For the second time, the Maine Supreme Judicial Court has rejected a state commission’s approval of a proposal by Emera to increase its stake in an electric generating company.

Emera, a Nova Scotia-based energy company, is parent to Emera Maine, an electric distribution utility that operates mostly in northern Maine.

Emera sought to increase its ownership interest in Algonquin Power & Utilities Corp., a publicly traded electric generating utility with facilities in Maine.

The state’s law on electricity restructuring is intended to keep generating and distribution companies separate to encourage competition in the industry.

In an appeal of the Maine Public Utilities Commission’s initial approval of the proposal, the state Supreme Court rejected the plan by Emera to increase its 8 percent stake in Algonquin to 25 percent, saying the PUC misread the law on electricity restructuring. The court said the PUC failed to recognize that the increased stake in Algonquin could produce incentives for favoritism between the two companies.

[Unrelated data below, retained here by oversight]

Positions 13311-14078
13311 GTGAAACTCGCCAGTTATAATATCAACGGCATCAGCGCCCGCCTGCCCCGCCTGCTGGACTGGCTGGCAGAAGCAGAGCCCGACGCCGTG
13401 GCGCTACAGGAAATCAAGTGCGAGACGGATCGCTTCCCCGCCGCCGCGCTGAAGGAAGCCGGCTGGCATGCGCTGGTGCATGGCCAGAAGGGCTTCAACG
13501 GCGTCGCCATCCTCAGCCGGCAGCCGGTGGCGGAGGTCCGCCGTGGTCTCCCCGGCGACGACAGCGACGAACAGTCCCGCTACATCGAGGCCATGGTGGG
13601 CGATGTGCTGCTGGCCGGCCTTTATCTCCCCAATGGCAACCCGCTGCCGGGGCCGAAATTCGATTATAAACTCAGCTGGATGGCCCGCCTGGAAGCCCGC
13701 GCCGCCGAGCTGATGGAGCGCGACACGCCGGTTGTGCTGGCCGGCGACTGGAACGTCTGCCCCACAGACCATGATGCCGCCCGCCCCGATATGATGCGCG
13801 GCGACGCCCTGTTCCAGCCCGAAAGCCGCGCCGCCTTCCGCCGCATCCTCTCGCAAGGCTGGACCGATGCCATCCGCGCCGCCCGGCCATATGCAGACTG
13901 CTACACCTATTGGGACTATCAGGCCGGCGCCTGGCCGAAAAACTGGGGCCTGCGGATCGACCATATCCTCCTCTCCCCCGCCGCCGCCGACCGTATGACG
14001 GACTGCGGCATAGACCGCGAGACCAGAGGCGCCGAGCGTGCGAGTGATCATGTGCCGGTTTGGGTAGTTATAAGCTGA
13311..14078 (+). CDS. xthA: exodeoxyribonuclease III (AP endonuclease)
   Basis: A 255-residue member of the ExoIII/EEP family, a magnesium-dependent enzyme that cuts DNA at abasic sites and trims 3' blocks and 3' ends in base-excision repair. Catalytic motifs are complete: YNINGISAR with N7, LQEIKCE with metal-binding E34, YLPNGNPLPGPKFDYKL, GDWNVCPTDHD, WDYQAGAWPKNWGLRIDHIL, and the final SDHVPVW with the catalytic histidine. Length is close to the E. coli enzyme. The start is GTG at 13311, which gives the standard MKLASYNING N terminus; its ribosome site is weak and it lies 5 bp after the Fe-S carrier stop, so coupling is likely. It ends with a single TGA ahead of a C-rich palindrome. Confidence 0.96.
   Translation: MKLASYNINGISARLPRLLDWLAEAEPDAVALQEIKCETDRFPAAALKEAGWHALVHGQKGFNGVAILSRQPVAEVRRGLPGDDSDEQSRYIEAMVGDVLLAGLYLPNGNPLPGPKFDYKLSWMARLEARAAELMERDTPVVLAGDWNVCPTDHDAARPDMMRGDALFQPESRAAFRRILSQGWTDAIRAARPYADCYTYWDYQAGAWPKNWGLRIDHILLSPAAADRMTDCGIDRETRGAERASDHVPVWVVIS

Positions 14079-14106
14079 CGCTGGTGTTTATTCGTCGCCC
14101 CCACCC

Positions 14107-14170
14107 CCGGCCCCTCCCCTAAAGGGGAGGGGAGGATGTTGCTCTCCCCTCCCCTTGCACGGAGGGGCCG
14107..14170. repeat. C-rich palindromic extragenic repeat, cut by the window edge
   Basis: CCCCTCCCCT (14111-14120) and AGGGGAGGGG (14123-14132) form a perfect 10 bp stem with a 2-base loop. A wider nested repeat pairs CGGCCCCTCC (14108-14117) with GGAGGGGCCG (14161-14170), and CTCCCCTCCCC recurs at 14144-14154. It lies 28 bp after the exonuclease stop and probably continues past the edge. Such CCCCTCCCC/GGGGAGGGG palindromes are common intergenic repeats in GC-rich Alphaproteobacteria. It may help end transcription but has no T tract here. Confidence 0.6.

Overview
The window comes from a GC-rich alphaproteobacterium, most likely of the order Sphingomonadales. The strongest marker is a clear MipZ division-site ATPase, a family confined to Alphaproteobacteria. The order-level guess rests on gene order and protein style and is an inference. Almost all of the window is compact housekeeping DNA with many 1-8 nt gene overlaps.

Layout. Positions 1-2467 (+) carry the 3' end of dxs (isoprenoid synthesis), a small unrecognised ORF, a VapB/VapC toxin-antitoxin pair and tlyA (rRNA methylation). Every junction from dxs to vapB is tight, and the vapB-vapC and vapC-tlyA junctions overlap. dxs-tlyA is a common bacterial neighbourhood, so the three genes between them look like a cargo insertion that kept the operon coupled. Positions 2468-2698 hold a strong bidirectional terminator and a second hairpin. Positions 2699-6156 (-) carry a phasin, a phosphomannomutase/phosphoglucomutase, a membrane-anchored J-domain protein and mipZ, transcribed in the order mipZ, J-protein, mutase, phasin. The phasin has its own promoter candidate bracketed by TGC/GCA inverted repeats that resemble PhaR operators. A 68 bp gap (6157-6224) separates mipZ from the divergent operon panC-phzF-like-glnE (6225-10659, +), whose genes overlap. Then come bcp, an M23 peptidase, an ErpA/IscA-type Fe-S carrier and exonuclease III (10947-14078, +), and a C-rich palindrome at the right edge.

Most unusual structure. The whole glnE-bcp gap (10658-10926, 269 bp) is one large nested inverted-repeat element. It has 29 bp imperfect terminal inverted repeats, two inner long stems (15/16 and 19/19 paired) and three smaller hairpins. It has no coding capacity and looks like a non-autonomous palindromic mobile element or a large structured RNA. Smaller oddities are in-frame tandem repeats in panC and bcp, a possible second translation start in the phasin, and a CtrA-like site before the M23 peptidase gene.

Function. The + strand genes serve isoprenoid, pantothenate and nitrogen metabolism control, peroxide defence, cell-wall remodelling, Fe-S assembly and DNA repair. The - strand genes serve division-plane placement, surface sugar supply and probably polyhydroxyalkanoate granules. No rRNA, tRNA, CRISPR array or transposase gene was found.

The proposal was then sent back to the PUC, which again approved the deal, but added 50 conditions on Algonquin’s operations.

On Thursday, the court struck down the PUC’s approval of the revised deal because of those conditions.

In its ruling, the court said the state’s laws on electric generating utilities are designed to allow them to operate “with little regulatory governance,” and the long list of conditions violates that goal of the law. That meant the PUC exceeded its authority in adding the conditions, the court ruled.

The court sent the decision back to the PUC with instructions for the commission to reject the proposal.

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